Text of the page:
One things writers struggle with is when to follow up with an agent or editor after that person has requested a manuscript. I’m going to share a few general recommendations. Keep in mind that I’m the type who tends to err on the conservative side of this. I don’t want professionals in the publishing world to think that I’m a needy pest. I’m very fortunate to be represented by the fabulous Erin Murphy right now, so I don’t have to deal with follow-ups in the book market, but I still have to do some occasional checks on magazine pieces.
If someone tells you that they have a response time of three months, tack on an additional two to four weeks before you try to make contact. Unexpected things can come up whether it’s negotiating contracts or putting a fall list to bed. But let’s say that someone has indicated that she plans to get back to you in a few days. Then it would be perfectly acceptable to email back in a week with a short, businesslike check.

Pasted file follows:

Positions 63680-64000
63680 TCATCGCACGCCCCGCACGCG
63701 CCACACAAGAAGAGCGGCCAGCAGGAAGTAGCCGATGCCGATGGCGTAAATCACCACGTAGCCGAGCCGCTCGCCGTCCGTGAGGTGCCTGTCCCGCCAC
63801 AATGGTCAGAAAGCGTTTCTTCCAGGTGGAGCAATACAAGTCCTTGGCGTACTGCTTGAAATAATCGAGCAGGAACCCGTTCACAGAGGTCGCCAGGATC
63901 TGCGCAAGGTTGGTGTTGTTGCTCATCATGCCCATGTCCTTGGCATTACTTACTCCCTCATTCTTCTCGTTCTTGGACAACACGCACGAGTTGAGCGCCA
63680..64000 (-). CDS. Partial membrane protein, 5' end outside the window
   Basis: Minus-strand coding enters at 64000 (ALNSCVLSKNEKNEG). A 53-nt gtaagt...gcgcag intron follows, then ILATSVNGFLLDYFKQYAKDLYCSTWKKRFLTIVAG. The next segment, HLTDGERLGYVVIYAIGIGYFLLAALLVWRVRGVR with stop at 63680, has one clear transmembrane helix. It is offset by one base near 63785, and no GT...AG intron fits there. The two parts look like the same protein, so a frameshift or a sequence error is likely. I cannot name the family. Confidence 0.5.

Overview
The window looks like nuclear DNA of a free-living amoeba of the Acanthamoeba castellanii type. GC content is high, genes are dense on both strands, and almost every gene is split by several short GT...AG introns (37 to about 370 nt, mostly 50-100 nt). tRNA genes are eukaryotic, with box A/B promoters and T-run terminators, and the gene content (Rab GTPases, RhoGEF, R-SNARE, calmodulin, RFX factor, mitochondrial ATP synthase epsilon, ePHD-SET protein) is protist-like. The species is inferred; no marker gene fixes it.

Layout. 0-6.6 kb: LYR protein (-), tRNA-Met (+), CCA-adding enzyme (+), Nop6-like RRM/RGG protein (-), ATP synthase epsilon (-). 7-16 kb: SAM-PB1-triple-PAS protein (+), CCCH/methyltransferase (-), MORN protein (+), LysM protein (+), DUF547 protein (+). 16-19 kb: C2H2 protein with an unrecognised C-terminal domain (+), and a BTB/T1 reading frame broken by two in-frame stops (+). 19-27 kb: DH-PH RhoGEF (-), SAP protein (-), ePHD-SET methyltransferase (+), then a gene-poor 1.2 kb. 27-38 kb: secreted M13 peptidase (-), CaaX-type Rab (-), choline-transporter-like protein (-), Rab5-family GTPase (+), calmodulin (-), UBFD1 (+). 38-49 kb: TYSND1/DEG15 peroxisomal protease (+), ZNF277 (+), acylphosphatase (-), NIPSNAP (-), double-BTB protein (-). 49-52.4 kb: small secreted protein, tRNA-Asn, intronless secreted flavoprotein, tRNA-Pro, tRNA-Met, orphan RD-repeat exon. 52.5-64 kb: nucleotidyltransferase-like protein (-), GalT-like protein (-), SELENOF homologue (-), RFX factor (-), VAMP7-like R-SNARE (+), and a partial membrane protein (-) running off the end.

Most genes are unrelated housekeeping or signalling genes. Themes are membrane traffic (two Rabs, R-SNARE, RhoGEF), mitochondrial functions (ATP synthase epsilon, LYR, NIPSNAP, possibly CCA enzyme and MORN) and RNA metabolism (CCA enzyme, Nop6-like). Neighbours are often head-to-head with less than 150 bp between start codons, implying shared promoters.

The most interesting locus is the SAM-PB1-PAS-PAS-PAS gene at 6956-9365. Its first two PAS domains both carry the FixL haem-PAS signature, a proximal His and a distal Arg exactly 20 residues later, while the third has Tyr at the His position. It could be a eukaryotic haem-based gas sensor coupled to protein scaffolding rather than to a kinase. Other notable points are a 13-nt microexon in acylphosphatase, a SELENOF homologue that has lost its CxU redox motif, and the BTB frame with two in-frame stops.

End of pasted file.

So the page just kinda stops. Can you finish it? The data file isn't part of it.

If someone has reached out to you with email, you may email back. Otherwise, go the snail-mail route.
There are exceptions to this rule. If you have had a change in contact information like phone number, email address, or regular address, it is wise to send an update.
A good friend of mine did this recently. An editor had been considering a manuscript for at least three months. That used to be the industry standard. It just happened that she was changing email addresses. The editor had initiatied the email exchange, so my friend carefully crafted a seven-line email. She inquired after the status of her project, shared the change of email, and shared a few very funny details about the current project that she’s working on. The editor wrote back with an update on the project under consideration and invited my friend to send the other project along when it’s ready to show.